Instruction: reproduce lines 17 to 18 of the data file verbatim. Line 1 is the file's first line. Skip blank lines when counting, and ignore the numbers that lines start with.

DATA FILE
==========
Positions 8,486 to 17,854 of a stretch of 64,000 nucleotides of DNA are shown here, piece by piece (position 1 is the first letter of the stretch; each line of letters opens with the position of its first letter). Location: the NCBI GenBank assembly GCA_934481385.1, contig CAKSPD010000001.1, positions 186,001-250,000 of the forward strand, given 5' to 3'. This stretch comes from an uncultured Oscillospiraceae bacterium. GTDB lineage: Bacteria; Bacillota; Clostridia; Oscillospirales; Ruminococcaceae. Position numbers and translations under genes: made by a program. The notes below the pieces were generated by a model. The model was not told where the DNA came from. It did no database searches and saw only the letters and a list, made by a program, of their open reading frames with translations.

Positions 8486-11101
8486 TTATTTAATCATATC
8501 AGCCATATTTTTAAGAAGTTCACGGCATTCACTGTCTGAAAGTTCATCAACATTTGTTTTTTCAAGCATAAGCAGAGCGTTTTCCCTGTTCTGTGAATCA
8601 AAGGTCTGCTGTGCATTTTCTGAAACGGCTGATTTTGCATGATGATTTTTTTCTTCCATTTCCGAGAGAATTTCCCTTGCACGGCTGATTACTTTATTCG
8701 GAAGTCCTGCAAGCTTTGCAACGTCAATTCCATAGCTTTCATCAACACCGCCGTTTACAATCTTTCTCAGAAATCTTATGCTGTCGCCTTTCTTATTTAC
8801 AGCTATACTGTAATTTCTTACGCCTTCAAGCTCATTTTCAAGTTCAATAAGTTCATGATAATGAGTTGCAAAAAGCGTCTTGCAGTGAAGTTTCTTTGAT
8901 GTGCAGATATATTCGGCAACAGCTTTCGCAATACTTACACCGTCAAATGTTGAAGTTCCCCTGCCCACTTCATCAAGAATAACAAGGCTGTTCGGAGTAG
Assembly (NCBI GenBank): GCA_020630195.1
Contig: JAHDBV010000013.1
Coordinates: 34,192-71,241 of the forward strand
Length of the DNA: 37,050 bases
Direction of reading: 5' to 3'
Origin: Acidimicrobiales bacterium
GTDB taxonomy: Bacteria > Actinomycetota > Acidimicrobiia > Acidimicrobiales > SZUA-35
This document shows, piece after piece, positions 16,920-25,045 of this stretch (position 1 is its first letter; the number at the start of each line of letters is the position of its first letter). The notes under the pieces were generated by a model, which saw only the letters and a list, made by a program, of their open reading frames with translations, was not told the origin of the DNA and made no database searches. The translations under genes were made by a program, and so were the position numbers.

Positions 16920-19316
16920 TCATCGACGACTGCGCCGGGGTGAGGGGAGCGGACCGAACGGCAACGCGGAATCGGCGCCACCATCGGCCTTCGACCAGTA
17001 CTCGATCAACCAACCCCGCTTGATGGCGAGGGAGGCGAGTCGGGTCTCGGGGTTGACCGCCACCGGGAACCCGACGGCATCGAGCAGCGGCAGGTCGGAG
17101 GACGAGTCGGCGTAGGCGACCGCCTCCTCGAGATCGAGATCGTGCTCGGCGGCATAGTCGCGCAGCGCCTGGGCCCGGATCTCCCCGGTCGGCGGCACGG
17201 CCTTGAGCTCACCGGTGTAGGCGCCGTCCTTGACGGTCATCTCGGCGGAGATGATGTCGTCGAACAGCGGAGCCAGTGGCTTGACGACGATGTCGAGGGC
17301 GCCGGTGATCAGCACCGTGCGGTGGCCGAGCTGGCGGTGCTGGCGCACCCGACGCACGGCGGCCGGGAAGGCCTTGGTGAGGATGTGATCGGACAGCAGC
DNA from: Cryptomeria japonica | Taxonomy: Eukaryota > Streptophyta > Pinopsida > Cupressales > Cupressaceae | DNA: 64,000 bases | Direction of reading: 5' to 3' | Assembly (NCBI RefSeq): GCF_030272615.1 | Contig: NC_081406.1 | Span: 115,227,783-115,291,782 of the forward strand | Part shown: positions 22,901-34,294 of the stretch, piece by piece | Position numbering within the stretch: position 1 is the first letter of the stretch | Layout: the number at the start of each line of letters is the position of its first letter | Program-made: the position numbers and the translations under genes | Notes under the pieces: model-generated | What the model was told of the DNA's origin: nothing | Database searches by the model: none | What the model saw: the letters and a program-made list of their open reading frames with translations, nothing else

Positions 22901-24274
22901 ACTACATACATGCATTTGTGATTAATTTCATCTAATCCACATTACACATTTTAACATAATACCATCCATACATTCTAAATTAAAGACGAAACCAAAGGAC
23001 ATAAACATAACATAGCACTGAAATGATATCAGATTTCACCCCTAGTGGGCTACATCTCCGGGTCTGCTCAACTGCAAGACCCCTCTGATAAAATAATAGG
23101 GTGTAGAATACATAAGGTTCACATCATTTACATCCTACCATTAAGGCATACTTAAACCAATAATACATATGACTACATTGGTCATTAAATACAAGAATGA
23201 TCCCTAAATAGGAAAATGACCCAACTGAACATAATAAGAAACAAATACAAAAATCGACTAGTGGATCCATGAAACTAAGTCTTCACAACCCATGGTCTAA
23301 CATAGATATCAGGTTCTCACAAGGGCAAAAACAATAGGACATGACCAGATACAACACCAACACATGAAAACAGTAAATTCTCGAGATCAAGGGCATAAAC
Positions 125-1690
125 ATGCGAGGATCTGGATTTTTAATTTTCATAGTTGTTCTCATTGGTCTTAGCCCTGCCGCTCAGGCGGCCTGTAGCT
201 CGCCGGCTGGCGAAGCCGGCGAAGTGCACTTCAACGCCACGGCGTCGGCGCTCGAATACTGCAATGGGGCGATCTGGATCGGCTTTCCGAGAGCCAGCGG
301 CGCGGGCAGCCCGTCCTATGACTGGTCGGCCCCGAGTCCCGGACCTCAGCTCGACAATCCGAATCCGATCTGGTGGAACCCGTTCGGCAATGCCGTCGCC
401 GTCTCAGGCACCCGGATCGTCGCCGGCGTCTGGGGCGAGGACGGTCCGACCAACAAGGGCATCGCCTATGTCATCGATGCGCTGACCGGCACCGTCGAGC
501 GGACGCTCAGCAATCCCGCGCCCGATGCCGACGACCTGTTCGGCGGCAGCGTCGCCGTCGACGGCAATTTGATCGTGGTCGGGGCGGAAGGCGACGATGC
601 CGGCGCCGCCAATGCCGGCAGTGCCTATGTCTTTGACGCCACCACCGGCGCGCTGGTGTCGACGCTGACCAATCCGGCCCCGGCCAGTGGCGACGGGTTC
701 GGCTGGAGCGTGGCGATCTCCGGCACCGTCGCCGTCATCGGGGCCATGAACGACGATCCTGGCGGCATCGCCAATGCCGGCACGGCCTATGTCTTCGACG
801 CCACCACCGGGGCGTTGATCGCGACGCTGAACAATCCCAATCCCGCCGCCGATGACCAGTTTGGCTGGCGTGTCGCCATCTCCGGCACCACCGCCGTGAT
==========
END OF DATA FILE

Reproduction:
Positions 16920-19316
16920 TCATCGACGACTGCGCCGGGGTGAGGGGAGCGGACCGAACGGCAACGCGGAATCGGCGCCACCATCGGCCTTCGACCAGTA